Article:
T. M. Murali, associate professor of computer science in the College of Engineering at Virginia Tech, has received the title of ACM Distinguished Scientist, awarded to members who have achieved significant accomplishments or who have made a significant impact on the computing field.

As a teacher and a researcher, one of his major research and educational efforts seeks to build a synthesis between the fields of computer science, tissue engineering, and systems biology. Murali develops novel computational methods for directing experimental biology with applications to bioengineered tissues, detecting cellular pathways perturbed in diseases, predicting the function of uncharacterized genes, and understanding pathogen infection of host cells at the protein level.

"Dr. Murali's achievements throughout his career are indeed noteworthy, and the interdisciplinary nature of his work has led to great advances in many arenas, including computational biology, data mining, and computational geometry," said Barbara Ryder, the J. Byron Maupin Professor and department head of computer science.

Murali co-directs the Virginia Tech Institute of Critical Technology and Applied Science Center for Systems Biology of Engineered Tissues and is the associate director of the Computational Tissue Engineering interdisciplinary graduate education program.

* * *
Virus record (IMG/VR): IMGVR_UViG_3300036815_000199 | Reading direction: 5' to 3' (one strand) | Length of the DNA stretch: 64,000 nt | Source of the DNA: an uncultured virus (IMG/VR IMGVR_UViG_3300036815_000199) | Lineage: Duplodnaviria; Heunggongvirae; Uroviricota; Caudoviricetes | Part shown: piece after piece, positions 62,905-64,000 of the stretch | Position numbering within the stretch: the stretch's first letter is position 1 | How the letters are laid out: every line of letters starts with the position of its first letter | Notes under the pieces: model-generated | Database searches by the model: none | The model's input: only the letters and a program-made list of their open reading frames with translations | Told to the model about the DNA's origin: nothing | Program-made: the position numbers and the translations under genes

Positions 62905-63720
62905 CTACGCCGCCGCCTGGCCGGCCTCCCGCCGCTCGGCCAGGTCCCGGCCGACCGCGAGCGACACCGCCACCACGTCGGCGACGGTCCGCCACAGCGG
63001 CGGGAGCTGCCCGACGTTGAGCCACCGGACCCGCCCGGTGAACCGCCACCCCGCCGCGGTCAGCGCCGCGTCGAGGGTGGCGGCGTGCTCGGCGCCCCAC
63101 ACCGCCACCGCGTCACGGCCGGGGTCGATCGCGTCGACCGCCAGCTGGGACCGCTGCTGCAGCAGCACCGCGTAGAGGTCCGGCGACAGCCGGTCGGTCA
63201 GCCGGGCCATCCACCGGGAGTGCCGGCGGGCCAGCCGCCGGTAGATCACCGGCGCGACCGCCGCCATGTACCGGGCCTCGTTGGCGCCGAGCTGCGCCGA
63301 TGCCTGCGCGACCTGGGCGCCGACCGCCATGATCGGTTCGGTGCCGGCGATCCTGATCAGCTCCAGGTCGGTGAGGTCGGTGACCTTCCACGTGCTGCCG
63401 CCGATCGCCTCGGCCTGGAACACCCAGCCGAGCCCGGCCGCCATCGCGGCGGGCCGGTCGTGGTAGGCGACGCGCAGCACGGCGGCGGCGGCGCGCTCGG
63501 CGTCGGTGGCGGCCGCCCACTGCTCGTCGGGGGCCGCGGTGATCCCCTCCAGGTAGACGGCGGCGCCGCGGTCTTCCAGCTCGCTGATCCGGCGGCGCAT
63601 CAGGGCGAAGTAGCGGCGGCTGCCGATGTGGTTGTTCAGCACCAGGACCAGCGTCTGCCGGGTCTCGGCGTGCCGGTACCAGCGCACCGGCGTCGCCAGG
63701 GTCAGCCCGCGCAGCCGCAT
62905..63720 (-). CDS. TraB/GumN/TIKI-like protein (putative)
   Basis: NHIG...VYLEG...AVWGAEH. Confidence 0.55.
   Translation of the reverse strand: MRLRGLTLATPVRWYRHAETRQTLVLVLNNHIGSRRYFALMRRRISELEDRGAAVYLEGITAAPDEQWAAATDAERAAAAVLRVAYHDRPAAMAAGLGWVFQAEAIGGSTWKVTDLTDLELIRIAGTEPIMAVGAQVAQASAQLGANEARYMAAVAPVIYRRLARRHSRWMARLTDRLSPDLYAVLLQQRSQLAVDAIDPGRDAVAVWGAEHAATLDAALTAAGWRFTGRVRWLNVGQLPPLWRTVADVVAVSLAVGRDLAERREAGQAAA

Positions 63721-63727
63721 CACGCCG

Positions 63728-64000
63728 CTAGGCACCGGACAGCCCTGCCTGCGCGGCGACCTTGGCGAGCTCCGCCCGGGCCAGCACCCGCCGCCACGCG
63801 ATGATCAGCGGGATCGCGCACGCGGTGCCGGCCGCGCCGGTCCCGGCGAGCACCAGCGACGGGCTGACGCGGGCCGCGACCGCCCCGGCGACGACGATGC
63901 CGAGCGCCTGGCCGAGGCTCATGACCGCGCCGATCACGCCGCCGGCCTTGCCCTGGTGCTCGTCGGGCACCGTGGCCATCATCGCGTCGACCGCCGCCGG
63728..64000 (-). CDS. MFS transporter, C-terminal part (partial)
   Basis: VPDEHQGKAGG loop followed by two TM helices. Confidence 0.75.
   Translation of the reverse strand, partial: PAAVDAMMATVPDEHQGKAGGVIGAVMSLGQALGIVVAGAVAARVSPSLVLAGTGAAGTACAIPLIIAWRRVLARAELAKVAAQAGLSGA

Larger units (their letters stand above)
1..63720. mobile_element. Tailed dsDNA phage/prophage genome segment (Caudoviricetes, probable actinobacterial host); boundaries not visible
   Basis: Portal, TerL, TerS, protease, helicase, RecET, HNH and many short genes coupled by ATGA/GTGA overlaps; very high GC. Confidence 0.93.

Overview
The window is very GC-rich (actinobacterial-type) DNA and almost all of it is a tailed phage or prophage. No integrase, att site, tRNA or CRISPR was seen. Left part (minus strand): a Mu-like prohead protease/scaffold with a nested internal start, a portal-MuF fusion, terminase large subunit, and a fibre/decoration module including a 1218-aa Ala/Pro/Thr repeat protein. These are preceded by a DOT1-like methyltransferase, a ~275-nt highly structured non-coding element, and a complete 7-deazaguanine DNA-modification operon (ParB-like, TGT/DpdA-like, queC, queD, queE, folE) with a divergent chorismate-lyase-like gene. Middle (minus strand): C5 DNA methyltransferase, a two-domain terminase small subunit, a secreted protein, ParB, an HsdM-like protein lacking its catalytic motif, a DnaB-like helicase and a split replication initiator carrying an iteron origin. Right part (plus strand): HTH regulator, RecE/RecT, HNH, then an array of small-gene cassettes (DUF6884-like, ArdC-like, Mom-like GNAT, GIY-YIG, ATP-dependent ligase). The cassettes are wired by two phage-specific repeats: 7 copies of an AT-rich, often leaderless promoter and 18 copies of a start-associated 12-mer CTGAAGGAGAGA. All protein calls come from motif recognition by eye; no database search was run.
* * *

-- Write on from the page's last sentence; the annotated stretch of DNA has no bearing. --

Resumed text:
In 2012, his group received the Best Paper Award at the ACM Conference on Bioinformatics, Computational Biology, and Biomedicine. Their article "Reverse Engineering Molecular Hypergraphs" was on a new approach to study molecular networks.

In 2011, Murali was one of three Virginia Tech professors to receive a National Institutes of Health $2.3 million award to develop new systems biology approaches to study cells, one of the most basic units of life. Murali was the principal investigator and worked with John Tyson, University Distinguished Professor of Biology and Jean Peccoud of the Virginia Bioinformatics Institute.

Also in 2011, Murali was a member of another three-member research team that received $1.12 million from the National Science Foundation to develop innovative and integrated computational-experimental solutions to study inter-cellular signaling used in systems biology. Working with him on this grant are Padma Rajagopalan of chemical engineering and Rich Helm of biochemistry.

The computer scientist is also a core faculty member in the Virginia Tech-Wake Forest School of Biomedical Engineering and Sciences and the Genetics, Bioinformatics, and Computational Biology interdisciplinary doctoral program.

He received his bachelor's degree from the Indian Institute of Technology, Madras, and a master's degree and Ph.D. from Brown University.

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